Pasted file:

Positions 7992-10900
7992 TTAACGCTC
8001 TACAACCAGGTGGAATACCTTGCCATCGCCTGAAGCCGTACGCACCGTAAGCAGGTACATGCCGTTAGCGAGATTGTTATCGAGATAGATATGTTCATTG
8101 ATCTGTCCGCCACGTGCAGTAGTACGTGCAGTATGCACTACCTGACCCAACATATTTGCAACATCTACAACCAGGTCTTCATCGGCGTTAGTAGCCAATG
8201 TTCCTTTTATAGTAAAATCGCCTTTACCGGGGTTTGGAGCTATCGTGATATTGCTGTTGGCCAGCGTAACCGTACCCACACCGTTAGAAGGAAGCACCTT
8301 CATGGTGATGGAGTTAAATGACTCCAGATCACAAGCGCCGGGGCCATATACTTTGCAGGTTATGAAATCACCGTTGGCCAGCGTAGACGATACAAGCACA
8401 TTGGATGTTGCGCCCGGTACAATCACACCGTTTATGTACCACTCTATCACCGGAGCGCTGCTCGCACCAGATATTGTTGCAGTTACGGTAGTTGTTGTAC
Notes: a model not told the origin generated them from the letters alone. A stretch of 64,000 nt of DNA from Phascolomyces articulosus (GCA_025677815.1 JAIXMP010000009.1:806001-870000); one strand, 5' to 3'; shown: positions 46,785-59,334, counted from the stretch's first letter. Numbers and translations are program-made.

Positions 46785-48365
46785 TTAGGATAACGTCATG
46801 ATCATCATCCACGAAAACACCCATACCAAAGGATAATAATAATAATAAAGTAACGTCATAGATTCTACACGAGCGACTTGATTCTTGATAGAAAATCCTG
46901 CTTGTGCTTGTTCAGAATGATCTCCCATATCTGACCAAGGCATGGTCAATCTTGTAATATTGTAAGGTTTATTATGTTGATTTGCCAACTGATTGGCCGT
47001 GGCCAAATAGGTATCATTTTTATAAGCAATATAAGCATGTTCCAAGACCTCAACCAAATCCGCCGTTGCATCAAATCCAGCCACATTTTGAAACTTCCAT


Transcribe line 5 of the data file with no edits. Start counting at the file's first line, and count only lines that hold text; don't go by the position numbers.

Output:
8201 TTCCTTTTATAGTAAAATCGCCTTTACCGGGGTTTGGAGCTATCGTGATATTGCTGTTGGCCAGCGTAACCGTACCCACACCGTTAGAAGGAAGCACCTT